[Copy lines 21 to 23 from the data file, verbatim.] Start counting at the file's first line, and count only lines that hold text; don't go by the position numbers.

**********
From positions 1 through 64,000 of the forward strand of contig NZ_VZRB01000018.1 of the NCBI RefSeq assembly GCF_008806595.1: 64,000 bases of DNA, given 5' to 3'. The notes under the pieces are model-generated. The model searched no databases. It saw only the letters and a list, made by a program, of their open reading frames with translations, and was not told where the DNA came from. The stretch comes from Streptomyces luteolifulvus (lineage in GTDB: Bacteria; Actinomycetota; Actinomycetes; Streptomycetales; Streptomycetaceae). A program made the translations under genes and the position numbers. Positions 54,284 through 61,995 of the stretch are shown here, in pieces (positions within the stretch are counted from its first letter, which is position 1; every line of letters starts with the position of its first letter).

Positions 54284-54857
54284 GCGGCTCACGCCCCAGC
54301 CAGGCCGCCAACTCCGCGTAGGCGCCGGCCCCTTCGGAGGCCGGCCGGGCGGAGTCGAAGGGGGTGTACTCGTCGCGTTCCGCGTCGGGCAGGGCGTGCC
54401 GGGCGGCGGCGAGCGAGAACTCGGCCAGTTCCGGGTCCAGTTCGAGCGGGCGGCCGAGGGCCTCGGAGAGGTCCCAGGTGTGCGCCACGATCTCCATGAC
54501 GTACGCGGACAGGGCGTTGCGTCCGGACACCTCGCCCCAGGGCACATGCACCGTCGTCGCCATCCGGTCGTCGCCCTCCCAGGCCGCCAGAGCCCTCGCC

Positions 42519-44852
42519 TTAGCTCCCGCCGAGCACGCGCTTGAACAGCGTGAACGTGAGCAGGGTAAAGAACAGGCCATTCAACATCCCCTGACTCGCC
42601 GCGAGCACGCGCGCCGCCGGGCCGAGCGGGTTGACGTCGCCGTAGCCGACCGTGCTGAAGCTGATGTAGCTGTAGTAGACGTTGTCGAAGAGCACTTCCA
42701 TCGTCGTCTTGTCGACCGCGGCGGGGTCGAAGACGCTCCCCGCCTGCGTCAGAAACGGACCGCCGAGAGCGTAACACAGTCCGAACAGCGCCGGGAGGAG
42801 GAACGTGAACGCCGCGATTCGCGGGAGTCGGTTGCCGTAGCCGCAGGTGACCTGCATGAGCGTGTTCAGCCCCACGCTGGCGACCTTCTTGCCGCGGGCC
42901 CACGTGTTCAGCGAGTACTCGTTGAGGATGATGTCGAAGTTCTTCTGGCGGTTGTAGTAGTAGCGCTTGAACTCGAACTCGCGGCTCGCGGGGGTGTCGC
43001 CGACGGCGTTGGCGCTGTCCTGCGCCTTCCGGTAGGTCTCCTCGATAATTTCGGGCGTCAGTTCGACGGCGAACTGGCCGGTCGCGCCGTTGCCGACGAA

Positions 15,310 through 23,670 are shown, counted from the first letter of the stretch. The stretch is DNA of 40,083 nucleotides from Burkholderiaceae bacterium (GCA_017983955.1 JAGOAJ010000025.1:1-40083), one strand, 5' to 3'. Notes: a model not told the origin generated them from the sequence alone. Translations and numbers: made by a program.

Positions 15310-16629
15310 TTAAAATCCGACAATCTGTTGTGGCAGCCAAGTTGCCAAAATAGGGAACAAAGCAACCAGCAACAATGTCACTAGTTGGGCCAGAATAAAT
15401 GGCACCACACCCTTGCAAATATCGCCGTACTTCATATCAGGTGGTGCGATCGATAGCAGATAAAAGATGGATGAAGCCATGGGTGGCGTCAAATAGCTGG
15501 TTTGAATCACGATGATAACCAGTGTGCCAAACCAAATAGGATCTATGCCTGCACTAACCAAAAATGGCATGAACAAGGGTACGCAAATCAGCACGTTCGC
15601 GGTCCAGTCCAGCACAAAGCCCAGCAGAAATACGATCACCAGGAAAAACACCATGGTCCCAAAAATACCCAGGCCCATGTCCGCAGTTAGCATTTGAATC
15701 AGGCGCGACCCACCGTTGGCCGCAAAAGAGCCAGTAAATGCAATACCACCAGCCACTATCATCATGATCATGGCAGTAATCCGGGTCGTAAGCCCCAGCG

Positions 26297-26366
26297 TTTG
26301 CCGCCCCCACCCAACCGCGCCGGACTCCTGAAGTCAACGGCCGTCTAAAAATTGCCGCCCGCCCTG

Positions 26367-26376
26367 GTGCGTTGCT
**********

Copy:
Positions 26297-26366
26297 TTTG
26301 CCGCCCCCACCCAACCGCGCCGGACTCCTGAAGTCAACGGCCGTCTAAAAATTGCCGCCCGCCCTG